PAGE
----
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Governor’s budget vetoes include foster system cuts, drawing strong opposition from advocates

Dunleavy administration maintains vetoes will not impact OCS staffing
Gov. Mike Dunleavy signing the formal proclamation calling the Legislature into a special...
Gov. Mike Dunleavy signing the formal proclamation calling the Legislature into a special session.(KTUU)
Published: Jul. 2, 2021 at 4:45 PM AKDT|Updated: Jul. 3, 2021 at 10:25 AM AKDT
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ANCHORAGE, Alaska (KTUU) - Former Representative Les Gara knows what it’s like to be a foster kid.

“I know from growing up in foster care that you would rather be with your natural parents,” he said.

Now, he advocates for kids who are currently in the system. He says Gov. Mike Dunleavy’s budget vetoes of about $286,000 in funding from the Circles of Support grant program, along with $3.4 million from the Alaska Tribal Child Welfare Compact, would have a detrimental impact on foster youth and the system in general, Gara said.

“These funds are used to reunify youth with their natural families, provide families the counseling they needed or whatever help they needed,” said Gara. “With the loss of these funds, those youth are gonna remain in foster care (and) separated from their parents, and that’s traumatizing.”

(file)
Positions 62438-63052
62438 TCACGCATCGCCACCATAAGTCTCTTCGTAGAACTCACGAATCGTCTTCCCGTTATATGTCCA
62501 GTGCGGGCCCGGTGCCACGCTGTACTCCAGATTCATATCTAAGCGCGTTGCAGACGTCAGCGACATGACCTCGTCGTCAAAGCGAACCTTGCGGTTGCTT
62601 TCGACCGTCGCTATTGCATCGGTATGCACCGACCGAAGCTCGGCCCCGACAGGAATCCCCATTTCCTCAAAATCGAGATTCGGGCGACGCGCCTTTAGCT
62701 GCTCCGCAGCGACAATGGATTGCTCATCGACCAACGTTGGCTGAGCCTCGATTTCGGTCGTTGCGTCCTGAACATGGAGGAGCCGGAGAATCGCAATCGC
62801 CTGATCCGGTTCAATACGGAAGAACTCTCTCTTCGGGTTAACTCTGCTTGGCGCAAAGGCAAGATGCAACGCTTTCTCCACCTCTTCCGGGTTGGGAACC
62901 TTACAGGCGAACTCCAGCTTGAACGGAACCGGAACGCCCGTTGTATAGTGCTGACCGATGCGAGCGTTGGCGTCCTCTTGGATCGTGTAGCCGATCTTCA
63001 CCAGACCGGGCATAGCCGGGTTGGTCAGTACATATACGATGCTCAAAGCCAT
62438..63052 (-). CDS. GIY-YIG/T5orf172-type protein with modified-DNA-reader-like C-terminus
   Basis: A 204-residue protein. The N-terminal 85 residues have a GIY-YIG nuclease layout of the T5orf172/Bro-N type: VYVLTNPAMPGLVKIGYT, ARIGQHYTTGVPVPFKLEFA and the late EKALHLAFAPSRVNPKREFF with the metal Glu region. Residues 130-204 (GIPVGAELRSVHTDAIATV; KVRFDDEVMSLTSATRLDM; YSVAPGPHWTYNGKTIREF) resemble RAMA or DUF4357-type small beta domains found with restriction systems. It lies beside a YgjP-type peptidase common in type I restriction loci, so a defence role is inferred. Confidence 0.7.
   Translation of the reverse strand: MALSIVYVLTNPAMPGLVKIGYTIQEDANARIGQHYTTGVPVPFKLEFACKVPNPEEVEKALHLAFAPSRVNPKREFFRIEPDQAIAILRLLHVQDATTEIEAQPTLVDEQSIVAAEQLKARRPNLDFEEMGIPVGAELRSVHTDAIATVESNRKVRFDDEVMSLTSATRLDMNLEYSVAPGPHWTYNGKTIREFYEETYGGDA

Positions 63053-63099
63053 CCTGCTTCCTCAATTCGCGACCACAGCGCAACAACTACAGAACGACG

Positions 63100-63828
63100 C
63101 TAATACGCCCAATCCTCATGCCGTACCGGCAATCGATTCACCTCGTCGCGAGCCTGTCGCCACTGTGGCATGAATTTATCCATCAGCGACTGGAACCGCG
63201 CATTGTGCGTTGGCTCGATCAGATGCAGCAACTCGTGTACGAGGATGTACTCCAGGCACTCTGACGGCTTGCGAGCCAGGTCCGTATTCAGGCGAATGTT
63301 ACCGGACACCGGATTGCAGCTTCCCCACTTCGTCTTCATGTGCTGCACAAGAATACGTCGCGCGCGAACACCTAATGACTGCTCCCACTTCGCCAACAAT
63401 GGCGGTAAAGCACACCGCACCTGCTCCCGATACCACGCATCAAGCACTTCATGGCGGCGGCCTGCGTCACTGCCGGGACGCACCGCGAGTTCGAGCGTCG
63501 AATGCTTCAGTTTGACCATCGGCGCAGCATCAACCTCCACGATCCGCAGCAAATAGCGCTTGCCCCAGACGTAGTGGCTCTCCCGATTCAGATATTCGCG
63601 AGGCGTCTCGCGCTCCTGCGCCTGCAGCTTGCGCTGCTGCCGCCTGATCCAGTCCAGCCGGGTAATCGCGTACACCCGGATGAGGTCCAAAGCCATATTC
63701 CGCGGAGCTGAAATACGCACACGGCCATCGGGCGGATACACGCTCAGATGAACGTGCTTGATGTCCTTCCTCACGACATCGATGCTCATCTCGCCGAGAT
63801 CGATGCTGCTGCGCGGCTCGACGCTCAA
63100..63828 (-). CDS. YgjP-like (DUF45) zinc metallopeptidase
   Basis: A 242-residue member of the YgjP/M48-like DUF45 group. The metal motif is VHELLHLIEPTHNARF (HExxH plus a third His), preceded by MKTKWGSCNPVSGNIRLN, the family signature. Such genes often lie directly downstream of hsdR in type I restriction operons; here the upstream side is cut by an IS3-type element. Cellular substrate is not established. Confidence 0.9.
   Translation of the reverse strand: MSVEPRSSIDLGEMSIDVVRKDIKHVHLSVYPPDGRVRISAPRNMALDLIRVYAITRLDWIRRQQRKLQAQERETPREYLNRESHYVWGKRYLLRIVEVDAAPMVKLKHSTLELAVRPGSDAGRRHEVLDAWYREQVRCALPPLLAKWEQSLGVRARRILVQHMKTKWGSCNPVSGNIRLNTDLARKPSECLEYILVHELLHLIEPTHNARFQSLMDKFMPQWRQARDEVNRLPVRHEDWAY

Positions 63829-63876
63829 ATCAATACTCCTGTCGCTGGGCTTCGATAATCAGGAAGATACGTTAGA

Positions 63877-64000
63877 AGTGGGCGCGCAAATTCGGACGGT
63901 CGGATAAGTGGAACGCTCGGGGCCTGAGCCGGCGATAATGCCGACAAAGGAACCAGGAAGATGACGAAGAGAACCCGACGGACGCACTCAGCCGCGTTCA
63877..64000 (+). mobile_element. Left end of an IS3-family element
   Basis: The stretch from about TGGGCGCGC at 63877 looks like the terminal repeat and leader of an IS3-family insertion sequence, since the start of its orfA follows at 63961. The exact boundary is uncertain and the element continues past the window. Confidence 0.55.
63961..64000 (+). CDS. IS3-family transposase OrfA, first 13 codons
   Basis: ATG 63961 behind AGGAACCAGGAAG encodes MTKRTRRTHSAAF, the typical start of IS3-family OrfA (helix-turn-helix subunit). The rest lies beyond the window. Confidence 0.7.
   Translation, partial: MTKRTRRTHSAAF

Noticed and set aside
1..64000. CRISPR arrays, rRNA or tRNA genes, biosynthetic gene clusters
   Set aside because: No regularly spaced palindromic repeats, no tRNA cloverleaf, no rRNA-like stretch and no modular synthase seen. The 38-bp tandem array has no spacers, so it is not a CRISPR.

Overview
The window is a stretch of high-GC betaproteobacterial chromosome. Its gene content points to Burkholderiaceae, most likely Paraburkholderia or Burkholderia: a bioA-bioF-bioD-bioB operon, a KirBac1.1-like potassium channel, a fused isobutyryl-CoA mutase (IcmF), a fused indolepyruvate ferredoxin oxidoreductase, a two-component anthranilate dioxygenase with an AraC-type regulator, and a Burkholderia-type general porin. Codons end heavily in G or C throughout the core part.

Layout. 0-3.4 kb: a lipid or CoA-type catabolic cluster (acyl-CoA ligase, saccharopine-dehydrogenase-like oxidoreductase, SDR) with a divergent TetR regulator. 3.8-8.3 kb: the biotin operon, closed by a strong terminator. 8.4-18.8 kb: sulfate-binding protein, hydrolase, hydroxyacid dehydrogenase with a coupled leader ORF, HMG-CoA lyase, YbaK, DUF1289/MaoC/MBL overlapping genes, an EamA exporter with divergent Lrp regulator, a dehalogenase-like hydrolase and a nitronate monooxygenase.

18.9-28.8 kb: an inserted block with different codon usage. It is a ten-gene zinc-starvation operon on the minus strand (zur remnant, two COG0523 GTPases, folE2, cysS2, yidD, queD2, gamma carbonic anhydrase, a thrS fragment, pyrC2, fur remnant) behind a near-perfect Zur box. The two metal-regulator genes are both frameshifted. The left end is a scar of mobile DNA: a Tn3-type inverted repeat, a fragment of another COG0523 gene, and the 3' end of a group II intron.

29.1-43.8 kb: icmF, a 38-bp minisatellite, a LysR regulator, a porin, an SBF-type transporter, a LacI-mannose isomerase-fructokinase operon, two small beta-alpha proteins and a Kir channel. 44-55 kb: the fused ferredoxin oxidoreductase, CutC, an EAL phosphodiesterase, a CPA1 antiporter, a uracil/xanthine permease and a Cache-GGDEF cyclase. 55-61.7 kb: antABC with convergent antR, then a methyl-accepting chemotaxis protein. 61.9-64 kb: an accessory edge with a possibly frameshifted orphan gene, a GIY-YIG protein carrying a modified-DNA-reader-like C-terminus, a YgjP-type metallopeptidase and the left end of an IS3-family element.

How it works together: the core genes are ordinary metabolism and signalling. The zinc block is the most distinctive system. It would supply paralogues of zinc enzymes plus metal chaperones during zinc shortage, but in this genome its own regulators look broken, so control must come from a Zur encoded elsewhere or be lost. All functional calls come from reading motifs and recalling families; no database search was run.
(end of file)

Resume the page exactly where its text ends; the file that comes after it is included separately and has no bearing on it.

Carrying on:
Gara says nonprofit organizations like Alaska Youth and Family Network rely on funds from the Circles of Support grant, and that cutting from those funds would be harmful.

“The Anchorage nonprofit that receives these funds has succeeded at reunifying 80% of the foster youth referred to them with their families,” he said.

Angel Gonzales, president of Facing Foster Care in Alaska, agrees that cuts to foster care are not the answer. In a Friday written statement to Alaska’s News Source, she said:

“The Governor’s vetoes will leave more youth in foster care separated from their parents. He either doesn’t understand those funds reunite families, or doesn’t care. Either way, the veto is harmful and cruel.”

On Friday, Alaska’s News Source also reached out to Dunleavy’s office for a response to concerns regarding the vetoes. A spokesperson for the governor said in an email that, “No positions were ever on the chopping block for OCS and no reductions were made in areas impacting the foster care rates that support foster or adoptive parents.”

One position for the Office of Children’s Services was added in Wrangell, Deputy Press Secretary Corey Allen Young said via email. Young also pointed to other areas of the foster care system that he said the Dunleavy administration is supporting, such as a new grant program “to provide consistent family contact between parents and children,” a new telephone hotline for foster care parents, funding transportation for children in foster care to consistently get to school, and more.

Young said Dunleavy’s vetoes in this area “were to proposed increases in state spending, and not to any filled positions servicing our at-risk youth.”

Three-quarters of the House and Senate would need to vote together to overturn any of the governor’s vetoes.

Clarification: This article has been updated to clarify the intent of the governor’s vetos and what his administration is currently supporting.

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